Loss of Ukrainian gas transit does increase the risk of military conflict. In October 2013, I came across an anonymous blogger’s note about Russia forming a separate air assault brigade to stop shale gas development in Eastern Ukraine . It was several months before the Ukrainian revolution of 2014 , and I dismissed the news as fake. However, after the start of combat activities in the Ukrainian provinces of Donetsk and Luhansk, the note made a lot of sense. Coincidentally or not, the gas supply system of Gazprom was ready for the war in Ukraine. For many years Rostov-on-Don and two more provinces of Southern Russia were receiving gas through Eastern Ukraine. In 2007, Gazprom commissioned a bypassing pipeline enabling “to directly supply gas to Russian
The German government is continuing to insist that the Nord Stream-2 is pure business, no politics. Having read the feasibility study commissioned by the Nord Stream-2 consortium and executed by Arthur D. Little in 2017, one should not second guess the real motives of both the Russian and the German governments – there is a list of jointly agreed countries that stand to gain and by extension that stand to lose. What is missing in the study is the list of countries that are bound to lose. The consultant has been asked to assess the economic impact of the project – “the activities and investments, related to the Nord Stream-2 project on those countries that are either directly involved in the project, or have contributed with materials or
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Last week deputies and members of the Energy Commission voted on the amendments to the Energy Act which launches the Balkan gas exchange, thus pushing the process of liberalization of the gas market. This belated action is due in part to the pressure from the European Commission as Bulgaria remains a blank spot on the EU gas market. The gas exchange and the trading platform are a key element in the overall concept of the Bulgarian gas hub, the crown jewel in the efforts of the Bulgarian government in the gas sphere over the recent years. The liberalization of the gas market is closely related to the existence of a trading platform and the goal of attracting sufficient gas liquidity for distribution through the “hub”. The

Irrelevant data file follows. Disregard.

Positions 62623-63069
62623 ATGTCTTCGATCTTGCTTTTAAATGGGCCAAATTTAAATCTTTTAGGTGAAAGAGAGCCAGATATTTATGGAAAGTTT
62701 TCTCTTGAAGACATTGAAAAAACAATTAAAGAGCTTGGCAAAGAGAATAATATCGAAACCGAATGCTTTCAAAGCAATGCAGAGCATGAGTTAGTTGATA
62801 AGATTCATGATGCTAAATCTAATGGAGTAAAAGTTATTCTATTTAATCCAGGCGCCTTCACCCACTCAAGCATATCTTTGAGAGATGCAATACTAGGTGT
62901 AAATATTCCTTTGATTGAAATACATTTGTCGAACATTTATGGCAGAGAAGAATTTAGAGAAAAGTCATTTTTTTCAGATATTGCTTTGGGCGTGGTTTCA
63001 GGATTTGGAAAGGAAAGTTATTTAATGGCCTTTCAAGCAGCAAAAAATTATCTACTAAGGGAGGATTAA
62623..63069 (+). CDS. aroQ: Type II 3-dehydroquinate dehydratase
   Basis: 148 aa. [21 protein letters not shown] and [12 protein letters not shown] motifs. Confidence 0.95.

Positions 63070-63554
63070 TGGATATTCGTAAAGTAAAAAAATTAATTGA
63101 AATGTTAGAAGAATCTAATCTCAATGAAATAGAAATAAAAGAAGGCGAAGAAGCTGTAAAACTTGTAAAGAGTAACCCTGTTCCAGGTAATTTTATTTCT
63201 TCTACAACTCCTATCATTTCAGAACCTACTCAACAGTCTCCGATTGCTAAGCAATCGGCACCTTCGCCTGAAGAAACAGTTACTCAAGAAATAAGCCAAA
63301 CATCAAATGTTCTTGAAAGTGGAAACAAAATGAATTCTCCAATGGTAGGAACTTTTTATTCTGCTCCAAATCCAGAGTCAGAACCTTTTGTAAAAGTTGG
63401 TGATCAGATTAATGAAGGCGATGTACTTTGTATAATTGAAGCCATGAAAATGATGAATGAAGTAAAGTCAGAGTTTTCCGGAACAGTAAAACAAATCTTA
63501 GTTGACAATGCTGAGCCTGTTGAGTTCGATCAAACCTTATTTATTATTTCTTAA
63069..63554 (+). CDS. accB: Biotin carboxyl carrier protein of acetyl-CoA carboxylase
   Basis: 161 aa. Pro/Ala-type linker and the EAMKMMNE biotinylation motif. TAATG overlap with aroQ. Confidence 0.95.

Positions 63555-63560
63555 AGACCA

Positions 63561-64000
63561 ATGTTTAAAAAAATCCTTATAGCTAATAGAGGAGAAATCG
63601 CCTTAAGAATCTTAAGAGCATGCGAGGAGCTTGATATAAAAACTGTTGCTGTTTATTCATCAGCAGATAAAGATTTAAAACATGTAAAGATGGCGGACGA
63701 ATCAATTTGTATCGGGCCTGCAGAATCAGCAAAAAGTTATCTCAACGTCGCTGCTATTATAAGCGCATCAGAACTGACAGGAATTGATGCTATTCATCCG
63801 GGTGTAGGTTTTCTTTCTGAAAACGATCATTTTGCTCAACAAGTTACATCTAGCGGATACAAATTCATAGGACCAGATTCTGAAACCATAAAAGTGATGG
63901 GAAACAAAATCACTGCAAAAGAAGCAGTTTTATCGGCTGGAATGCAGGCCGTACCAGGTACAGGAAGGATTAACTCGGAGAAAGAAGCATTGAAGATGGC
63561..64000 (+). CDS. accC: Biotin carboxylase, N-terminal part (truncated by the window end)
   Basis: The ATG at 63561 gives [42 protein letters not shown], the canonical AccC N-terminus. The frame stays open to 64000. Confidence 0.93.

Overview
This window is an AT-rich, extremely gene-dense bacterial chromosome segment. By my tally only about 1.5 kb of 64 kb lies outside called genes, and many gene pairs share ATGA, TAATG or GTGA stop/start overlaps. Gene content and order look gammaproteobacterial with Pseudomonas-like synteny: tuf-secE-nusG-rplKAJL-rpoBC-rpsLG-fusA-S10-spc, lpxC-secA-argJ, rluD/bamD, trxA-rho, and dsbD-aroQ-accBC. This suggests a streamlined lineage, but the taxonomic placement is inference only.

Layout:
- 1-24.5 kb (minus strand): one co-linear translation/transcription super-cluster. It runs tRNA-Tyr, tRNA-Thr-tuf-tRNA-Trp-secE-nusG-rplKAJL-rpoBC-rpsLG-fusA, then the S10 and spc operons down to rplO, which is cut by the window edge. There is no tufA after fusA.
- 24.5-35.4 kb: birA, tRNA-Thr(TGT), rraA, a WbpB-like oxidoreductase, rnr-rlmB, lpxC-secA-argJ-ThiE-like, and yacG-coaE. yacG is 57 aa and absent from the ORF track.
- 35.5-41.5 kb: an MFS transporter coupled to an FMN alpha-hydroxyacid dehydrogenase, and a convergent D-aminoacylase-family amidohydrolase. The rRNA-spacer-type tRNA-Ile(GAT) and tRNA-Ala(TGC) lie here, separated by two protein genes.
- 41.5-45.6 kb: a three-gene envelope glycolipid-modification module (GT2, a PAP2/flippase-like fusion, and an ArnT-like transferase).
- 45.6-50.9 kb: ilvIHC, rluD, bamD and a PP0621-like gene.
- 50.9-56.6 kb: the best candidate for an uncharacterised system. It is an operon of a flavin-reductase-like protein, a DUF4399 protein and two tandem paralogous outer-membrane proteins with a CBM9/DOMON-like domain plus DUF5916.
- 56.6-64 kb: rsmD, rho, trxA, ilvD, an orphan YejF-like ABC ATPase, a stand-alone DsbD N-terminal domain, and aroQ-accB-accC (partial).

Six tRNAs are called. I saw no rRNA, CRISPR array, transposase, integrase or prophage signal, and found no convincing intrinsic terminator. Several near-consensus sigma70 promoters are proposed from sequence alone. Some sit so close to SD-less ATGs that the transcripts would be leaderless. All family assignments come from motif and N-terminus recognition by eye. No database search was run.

Once Russian gas is dried out in the Ukrainian gas transportation system the country is in trouble. Bulgaria and Poland may come to help, rather than Germany and Brussels. No one is guilty that on December 31, 2019 the current transit contract between Naftogaz of Ukraine and Gazprom of Russia ends. As the same time two highly controversial bypassing projects will soon become operational – North Stream-2 and Turkish Stream. That will end an era of the decades long Ukrainian gas transportation business of approximately 90 bcm per year from Russia to Europe and Turkey. Taking into account the hurdles the notorious North Stream-2 is facing the physical transit may not end completely but commencing on January 1, 2020 there will be no more long-term commitments on
Let us state the publicly known facts and try to assess the business merits of the deal. Bit by bit, slowly and systematically, so that even non-experts can understand. We have a standing valid gas transit contract between Gazexport and Bulgartransgaz, using the current Trans-Balkan Pipeline, until 2030 with “secure” revenues of $ 1.2 billion. This is not the total contract amount, just the ‘ship or pay’ segment, accrued until the end of the contract. This is regardless of whether Gazprom decides to end transit through Ukraine, to take up alternative routes through Turkey, Germany or the North Pole. Cash in hand. Or almost. Giving up on these receivables is a condition sine qua non, set by Gazprom, if we want to enter into the new venture
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As alluded to in previous analyses, there is a very diverse and intriguing picture behind the official results of the tender for engineering, procurement and construction of the Bulgarian section of Turkish Stream. A deeper look into the tender procedures would offer ample ground to reason that so far it has defied European standards for project development and management, being closer to the model Gazprom uses along the entire South Stream chain of projects from Anapa on the Russian Black Sea to the Baumgarten Hub. The original idea of engaging a Saudi company rests on the premise that, as a strategic ally of the United States, a company from the Saudi Kingdom could potentially “shield” Gazprom’s operation from Western and US sanctions. One can hardly anticipate that
This is the key line Russian President Putin used at the plenary session of the International Arctic Forum, which was instantly relayed by all Russian media, mainly by TASS, Russia Today and Sputnik. There is nothing new in this vintage Russian propaganda, which is echoed by pro-Russian politicians in the EU – Russian gas is indispensable and the cheapest gas in the world, while US-sourced LNG is expensive and inferior in quality. EU budgets, he asserts further, will have to compensate European consumers for the price difference between US LNG and pipeline gas from Russia. Even if one sets aside the basic fact that the budgets of EU countries and that of the Russian state are profoundly different in structure, the EU legal and regulatory bases make it